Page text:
The 5 Pleasantries of Homoerotophobia.



The good thing about injury, the thing that nobody tells you about, is its illustrious way of heaving you from a globe of invincibility into a capsule of introversion. I think that’s where I am now…being woven into things most uncertain, visceral, and hurtful. It isn’t the first time in my life I’d have to face the ugliest parts of myself. And as I sit here, curled up onto a canvas of white, I feel comforted knowing I’m not alone.


My apprehension of myself has been learned through the mistrust of others. (Some lineal act.) I have, oftentimes, been referred to as “too nice.” And it is that quality that I’ve come to embrace as my own, even in the face of pain. The thing about kindness that people forget, is that it is not created from the absence of problems, but the ability to look past one’s own issues; to be able provide solace and peace to another. My father always reminded me that smiling was a sign of weakness to others—the predatory kind—the kind of people that waited around for opportunities named Youth.


Years of whispered threats and finger-play begging to be watched underneath the slab of communal seating. I hated her. I hated her for the way she made me feel as though I was to blame. I hated her for the way she took stake in my fears, even as I had slept. Those eyes burned past my innocence. I dreaded our chance encounters. I knew she’d be the culprit of such emotion for many years to come. I knew I’d do anything to rid myself of these memories and lose the ability in becoming a capacitor to such slavery. I wanted an out in any way it could be granted.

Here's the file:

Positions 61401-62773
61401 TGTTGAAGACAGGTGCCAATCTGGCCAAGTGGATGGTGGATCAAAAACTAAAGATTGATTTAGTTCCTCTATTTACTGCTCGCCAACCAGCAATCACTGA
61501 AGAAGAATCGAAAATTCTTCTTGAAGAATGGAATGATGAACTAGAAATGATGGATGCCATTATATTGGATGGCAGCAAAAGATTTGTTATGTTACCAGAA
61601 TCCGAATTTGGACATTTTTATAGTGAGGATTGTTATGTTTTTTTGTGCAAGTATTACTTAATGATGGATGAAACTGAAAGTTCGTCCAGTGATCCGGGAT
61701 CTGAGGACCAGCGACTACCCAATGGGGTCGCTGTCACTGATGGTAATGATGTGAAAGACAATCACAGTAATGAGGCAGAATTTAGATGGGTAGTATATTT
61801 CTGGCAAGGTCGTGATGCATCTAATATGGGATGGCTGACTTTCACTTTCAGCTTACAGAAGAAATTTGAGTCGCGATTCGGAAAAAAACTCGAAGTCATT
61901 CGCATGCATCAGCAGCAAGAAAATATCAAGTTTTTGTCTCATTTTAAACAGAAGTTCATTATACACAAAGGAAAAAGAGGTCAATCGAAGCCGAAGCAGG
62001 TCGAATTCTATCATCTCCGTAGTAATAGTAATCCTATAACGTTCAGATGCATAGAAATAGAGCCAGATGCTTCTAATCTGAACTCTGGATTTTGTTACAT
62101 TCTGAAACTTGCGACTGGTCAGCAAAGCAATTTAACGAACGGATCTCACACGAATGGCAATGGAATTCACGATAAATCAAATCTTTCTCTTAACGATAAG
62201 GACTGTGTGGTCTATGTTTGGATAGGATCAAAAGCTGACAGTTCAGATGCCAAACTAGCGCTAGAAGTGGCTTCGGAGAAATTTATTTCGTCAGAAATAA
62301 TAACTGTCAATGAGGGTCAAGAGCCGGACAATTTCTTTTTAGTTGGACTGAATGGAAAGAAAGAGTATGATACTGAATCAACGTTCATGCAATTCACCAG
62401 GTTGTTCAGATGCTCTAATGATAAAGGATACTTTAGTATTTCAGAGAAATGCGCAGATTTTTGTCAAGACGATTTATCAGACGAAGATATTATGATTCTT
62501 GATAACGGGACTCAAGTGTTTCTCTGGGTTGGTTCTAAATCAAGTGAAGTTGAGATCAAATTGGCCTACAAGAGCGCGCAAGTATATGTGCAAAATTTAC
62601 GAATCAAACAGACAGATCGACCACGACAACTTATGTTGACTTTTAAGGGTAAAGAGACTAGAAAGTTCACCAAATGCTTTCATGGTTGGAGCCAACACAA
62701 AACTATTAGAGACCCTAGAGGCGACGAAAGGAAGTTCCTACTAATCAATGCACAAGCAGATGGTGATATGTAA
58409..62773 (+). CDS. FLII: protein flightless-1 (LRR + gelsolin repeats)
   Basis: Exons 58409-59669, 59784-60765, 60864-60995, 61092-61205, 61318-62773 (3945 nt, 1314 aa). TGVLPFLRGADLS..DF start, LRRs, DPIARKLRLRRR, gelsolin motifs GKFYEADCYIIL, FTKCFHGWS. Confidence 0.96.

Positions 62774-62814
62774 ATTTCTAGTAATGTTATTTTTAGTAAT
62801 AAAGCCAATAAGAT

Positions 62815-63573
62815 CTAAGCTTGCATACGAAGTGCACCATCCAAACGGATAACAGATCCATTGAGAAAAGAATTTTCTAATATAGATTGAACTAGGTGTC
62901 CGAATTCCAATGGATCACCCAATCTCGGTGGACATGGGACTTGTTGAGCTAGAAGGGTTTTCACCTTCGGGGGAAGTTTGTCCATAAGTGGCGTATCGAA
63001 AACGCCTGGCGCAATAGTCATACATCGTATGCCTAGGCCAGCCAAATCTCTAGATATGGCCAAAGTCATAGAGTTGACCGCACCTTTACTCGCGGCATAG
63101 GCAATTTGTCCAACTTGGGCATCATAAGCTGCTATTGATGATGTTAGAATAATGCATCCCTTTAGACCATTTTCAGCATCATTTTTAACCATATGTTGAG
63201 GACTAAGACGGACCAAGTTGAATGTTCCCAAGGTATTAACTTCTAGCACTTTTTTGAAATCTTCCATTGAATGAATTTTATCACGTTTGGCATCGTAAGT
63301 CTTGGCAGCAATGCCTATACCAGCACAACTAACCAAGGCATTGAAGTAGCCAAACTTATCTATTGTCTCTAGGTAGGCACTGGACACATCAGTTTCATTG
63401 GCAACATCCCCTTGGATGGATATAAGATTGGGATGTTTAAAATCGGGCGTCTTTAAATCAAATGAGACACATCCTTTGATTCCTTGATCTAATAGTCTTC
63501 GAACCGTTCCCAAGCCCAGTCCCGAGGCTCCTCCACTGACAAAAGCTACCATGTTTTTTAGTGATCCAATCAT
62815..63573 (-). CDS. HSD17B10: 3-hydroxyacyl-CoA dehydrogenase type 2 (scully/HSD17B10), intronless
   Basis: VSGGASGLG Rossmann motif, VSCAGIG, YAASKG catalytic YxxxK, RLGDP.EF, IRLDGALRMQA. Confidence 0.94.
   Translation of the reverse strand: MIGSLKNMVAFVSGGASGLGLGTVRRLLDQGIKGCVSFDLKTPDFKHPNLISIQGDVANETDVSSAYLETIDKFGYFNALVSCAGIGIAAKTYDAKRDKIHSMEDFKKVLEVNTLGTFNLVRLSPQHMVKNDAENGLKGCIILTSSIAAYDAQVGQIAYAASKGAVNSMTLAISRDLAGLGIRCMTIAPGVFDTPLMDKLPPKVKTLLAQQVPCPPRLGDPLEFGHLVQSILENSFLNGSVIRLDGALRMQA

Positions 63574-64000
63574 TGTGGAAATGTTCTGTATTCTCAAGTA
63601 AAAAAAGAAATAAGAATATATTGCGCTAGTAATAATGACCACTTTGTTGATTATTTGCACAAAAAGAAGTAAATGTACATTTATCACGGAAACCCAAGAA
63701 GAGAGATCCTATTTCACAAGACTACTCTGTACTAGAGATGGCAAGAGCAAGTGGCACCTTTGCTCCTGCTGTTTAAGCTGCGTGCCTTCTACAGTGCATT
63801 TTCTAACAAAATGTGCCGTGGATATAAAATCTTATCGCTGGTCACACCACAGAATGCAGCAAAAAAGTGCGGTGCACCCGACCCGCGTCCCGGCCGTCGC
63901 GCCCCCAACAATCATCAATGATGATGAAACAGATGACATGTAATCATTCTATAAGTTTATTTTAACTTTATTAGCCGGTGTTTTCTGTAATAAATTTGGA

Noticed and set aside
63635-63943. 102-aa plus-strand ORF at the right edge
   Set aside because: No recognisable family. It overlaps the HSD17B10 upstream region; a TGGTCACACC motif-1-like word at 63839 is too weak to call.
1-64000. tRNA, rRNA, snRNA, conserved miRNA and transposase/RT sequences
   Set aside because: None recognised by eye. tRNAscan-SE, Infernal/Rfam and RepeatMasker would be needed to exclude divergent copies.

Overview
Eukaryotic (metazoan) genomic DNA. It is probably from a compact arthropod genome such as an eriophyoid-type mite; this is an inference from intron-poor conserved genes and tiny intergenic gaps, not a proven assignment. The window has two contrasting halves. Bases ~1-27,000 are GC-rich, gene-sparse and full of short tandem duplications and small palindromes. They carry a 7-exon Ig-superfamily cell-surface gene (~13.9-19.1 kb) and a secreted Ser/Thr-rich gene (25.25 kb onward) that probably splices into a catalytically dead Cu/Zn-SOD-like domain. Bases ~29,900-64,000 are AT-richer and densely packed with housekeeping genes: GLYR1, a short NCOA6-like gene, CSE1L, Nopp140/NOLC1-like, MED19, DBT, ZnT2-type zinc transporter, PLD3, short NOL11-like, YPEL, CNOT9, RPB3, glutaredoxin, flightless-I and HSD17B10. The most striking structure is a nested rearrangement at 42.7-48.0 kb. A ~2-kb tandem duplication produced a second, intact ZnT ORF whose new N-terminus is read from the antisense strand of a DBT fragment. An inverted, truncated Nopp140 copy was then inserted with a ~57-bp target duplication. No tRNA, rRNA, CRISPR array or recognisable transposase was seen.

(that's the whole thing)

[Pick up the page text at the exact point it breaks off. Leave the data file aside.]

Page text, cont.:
Years of discovery were defined by attributions. I wanted my skin to scream out in a man’s regard. I wanted it to smell of jasmine flower and bergamot. Desire followed me in the way crickets longingly pursue nightfall. That became the music of the years after. I defined myself in an expression of my want of a rougher touch. I couldn’t understand a person who had inhibitions about intimacy, for it was the way, in my mind, that I could fend off unwanted suitors. It was difficult for me to accept anyone with tribadistic ideals, or anyone that was not attracted to members of the opposite sex. It was difficult for me to love myself. It was impossible for me to love anyone unlike myself. It was an arbitrary sort of ostracizing. No one was allowed in.


Twelve years ago appears like a mirror doused in steam. I’m far from the place of initial infliction. It’s hard for me to be reminded of events that aren’t from the now. We all sit for a late-night showing. I have a slight feeling of uneasiness that’s masked by my pace of drinking. Even I don’t know it as everyone follows suit. The bride-to-be makes her way over to the other side of the table, proudly donning phallic paraphernalia. “It’s a rite of passage, isn’t it?” She beams as she turns in exhibit. And as he performs, one by one, sequined, bulged, and bright, I forget the formalities we’re taught. I lose myself in the drone of the busied lights and lip-synching. I smile as I approach a performer afterwards doused in sweat and a breathless pant. I tell her how beautiful she is, not for one second seeing her as anything other than a person deserving to be loved. The way I finally love myself.


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